To make it better known." “What I do now,” he says, “thou knowest not; but thou shalt know hereafter.” The hereafter sweetness will more than make up for all your present bitters.

My kind love to your dear partner; and may the Lord's blessing rest upon you both. So prays,

Yours sincerely, Sutton Benjer, Jan. 31, 1855.

J. H.


Dear Friend, If it should please the great Head of the Church, I do hope that this will find thy soul in a prosperous way, with a deep discovery of thy ruined state by the fall of man, and as a sinner before God; also may you have, by faith, a view of your soul's interest in the precious blood and righteousness of Christ, the God-man mediator between a guilty worm and divine justice. I hope the Holy Spirit is leading you out of all refuges short of Christ; and that you feel you are coming up out of this wilderness world, leaning on the Beloved; for nothing short of this will stand. A bare knowledge of the doctrines of truth, however clear, must give way sooner or later, if there is no vital union to the living Vine; for the fire shall try every man's religion, of what kind it is; therefore do not rest down short of an application of the blood of Christ to your soul. Satan will get you, if possible, to rest on a deep law-work, or a deep discovery of the evil heart, or on great temptations; for a person may have great terrors and dread of hell, and pass through all this, and yet fall short of entering into that rest prepared for the people of God. But every elect vessel of mercy will, sooner or later, receive the application of the blood of Jesus by the Holy Ghost to his soul, so that he will feel cleansed from all his sins. Nothing short of this will satisfy your soul or mine. Let me know how you get on; if you find the road very rough, and if the world, flesh, and the devil oppose; if you are still panting and crying after Jesus; also if sin is aburde n, yea, a deep affliction to your soul? I mean the workings of evil within. And is there a weaning from the world, although it often carries your heart away so at times you cannot see, as you think, the least difference between those that are dead in sin and yourself? These things will bring you to the light to search, and you will then want the Holy Spirit to bear witness with your spirit that you are a living child of God.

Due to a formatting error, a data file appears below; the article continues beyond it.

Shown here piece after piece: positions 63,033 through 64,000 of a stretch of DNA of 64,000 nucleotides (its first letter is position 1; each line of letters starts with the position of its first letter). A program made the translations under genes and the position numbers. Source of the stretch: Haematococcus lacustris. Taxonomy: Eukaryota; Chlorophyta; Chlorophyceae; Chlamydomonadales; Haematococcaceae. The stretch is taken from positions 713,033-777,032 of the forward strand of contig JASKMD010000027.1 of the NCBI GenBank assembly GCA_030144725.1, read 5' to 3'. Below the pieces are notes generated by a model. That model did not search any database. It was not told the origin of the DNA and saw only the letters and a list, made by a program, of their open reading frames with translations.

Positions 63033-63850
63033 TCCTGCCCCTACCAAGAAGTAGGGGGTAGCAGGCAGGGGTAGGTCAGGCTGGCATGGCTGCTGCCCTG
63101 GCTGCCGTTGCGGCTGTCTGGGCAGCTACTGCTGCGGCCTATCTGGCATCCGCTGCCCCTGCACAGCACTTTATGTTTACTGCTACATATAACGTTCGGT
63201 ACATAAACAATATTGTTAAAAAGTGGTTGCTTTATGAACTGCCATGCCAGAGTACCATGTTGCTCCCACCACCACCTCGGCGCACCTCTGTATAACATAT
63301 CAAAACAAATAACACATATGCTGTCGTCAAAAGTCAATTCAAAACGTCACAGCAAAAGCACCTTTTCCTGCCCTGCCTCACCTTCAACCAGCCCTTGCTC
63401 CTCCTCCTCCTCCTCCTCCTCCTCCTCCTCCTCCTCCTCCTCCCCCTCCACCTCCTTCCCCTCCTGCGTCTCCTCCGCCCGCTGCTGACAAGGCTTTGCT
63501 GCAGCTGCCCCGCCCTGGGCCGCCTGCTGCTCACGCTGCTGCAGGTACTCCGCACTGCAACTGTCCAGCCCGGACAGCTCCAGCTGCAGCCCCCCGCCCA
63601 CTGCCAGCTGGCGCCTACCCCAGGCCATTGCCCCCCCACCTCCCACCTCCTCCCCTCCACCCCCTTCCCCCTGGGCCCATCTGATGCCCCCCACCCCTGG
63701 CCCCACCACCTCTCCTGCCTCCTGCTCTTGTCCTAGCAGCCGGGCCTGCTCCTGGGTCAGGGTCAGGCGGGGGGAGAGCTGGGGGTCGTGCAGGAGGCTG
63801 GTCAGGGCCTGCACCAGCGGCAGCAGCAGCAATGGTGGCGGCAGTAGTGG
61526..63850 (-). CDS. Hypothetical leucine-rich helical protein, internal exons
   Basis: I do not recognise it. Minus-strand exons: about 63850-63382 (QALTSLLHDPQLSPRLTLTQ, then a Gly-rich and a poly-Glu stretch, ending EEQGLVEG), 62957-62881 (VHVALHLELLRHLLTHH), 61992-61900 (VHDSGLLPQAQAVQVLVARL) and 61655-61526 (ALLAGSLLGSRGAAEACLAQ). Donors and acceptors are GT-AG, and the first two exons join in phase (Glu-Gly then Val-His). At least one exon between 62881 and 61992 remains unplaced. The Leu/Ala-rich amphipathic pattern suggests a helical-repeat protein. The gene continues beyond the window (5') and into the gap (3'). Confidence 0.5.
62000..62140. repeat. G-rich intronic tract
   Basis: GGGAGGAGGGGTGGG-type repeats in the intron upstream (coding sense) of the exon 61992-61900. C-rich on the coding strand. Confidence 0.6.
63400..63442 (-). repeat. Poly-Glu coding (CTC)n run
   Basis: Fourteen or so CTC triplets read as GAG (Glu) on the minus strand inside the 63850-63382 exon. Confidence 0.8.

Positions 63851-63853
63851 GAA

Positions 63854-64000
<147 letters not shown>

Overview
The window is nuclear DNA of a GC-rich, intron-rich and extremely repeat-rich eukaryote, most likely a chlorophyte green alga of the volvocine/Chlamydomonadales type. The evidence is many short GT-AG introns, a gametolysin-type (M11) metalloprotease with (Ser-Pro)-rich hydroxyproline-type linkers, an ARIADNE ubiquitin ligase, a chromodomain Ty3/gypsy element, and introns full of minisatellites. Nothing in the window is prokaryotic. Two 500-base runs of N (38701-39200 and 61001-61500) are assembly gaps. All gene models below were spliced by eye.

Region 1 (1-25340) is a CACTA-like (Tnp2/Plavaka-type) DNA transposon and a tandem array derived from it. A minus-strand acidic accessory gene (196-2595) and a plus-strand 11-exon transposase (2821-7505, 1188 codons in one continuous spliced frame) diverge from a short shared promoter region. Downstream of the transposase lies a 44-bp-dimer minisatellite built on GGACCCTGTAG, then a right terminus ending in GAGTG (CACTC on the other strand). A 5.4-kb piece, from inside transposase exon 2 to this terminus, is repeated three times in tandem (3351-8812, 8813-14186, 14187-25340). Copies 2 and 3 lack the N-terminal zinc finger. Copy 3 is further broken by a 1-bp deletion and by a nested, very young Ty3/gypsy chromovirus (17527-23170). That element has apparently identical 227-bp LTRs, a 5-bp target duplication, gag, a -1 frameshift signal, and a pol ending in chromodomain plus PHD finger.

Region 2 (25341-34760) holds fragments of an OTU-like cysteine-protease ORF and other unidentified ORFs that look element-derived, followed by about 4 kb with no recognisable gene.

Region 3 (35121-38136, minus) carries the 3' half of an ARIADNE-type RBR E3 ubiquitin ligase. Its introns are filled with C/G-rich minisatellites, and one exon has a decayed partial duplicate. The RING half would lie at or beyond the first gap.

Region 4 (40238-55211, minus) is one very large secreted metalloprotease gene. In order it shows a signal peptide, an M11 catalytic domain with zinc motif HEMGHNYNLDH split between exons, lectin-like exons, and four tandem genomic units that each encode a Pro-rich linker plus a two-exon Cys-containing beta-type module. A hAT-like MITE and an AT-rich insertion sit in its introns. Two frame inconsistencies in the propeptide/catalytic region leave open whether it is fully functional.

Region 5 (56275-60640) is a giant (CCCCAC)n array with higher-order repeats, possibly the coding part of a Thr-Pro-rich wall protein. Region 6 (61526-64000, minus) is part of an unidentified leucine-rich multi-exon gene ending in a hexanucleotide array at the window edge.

Yours in the truth,

T. S. 8.

Any man is nearer God than the humble soul in his own eyes.Rutherford.